Toilet paper advertising has taken tiny steps toward addressing the reality of the product’s application in recent years–at least the word “go” now appears in TP ads, in veiled acknowledgement of the essential movement involved. But for the most part the category is shrouded in cuddly misdirects. Soft, comfy, puppies, bears, what?!
Quilted Northern has been around for 100 years and it KNOWS what goes on in the throne room. Its new “Designed to be Forgotten” ad campaign from agency Droga5, and directed by Oscar-nominated director Bennett Miller (Foxcatcher), a selection of inanimate objects lament their fate as bathroom decor and the potty PTSD that comes with it.
Senior brand director Jason Ippen says it can be a struggle to communicate the things the brand does well in an engaging way. “We know it’s not a category people like to discuss that much, but at the same time we know people do have strong opinions when the product doesn’t work,” says Ippen. “If you go directly at the topic it can be off-putting, and if you dance around it you don’t necessarily get your message across. Our competitors are going down both those paths and we wanted to establish a unique voice.”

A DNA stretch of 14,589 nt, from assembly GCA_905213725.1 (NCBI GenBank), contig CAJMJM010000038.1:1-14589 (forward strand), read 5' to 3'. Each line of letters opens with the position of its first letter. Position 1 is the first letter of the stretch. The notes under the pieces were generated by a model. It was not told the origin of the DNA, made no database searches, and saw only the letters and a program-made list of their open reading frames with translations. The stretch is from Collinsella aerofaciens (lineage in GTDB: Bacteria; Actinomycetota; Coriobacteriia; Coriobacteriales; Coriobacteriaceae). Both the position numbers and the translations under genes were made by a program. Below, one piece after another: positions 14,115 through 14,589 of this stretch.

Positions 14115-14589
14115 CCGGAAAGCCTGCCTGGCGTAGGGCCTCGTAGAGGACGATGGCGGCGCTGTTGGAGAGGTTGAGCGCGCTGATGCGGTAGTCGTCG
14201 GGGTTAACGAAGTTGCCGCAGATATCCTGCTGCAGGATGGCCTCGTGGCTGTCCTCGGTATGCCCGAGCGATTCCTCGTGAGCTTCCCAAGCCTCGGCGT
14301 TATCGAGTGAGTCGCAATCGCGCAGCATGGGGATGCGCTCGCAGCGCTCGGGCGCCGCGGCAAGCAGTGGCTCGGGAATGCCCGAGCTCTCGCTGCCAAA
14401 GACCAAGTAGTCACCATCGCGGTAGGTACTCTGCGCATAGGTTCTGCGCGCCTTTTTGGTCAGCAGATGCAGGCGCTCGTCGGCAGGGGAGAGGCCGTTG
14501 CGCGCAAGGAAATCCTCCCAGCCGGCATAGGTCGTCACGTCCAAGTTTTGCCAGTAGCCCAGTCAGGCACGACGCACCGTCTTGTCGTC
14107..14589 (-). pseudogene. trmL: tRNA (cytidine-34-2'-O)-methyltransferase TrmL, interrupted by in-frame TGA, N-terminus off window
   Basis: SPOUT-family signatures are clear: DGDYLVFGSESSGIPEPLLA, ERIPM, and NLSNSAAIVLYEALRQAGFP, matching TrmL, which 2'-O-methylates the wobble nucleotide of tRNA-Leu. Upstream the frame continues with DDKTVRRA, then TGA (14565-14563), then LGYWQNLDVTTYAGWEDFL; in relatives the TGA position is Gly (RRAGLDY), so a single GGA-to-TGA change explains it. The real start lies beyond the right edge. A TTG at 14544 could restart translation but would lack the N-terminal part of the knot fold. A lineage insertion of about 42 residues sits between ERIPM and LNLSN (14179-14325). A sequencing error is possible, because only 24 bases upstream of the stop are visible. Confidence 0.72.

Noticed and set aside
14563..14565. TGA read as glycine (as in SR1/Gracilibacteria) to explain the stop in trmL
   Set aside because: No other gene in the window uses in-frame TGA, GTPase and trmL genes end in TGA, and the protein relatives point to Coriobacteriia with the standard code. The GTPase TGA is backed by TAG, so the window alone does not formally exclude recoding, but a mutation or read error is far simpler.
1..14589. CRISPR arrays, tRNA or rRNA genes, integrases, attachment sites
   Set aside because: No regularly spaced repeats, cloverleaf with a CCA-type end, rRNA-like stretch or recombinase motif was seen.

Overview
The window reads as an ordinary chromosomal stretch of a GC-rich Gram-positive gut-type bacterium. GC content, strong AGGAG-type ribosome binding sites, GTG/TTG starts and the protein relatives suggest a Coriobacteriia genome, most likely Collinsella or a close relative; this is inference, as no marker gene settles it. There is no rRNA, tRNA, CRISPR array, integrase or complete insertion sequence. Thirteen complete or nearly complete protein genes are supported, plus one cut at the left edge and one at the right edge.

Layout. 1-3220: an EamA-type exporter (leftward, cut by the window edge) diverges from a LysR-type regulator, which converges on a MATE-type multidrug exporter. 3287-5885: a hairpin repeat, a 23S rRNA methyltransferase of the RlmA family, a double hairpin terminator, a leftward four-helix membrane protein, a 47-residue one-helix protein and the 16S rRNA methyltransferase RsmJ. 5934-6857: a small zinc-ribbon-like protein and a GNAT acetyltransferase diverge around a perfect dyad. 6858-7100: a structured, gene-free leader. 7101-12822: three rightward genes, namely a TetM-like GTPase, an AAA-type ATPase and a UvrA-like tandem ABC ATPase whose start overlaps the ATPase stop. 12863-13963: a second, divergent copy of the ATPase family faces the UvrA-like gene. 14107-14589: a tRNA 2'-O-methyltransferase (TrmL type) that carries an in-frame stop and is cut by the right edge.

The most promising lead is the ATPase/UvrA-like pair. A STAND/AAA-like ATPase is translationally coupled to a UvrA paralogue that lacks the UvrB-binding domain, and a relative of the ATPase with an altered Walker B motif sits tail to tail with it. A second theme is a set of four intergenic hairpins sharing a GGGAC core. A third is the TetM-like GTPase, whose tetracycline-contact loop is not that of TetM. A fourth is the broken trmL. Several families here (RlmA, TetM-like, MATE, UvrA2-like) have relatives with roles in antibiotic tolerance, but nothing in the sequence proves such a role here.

The tragic monologues of Daddy Gator, Little Miss Puffytail, and Great Grandpa Thaddeus certainly deliver that unique voice in spades. Droga5 chief creative officer Ted Royer says the brief from the brand was to make an interesting statement about how well designed the Quilted Northern product is.
“Really, the greatest thing a toilet tissue can do is work so well you won’t really think about using it, or remember using it at all,” says Royer. “That’s it, that’s the top. Anything else is kind of bullshit. You DEFINITELY remember when toilet paper doesn’t work. But when it works great, you don’t think about it. That lead us quickly to Designed to Be Forgotten.”
No puppies, no forest creatures, no technical talk about ply counts or absorption science, just a hilariously tasteful bathroom joke. “Because talking about anything else seemed like avoiding the issue,” says Royer. “It felt funny and honest and direct.”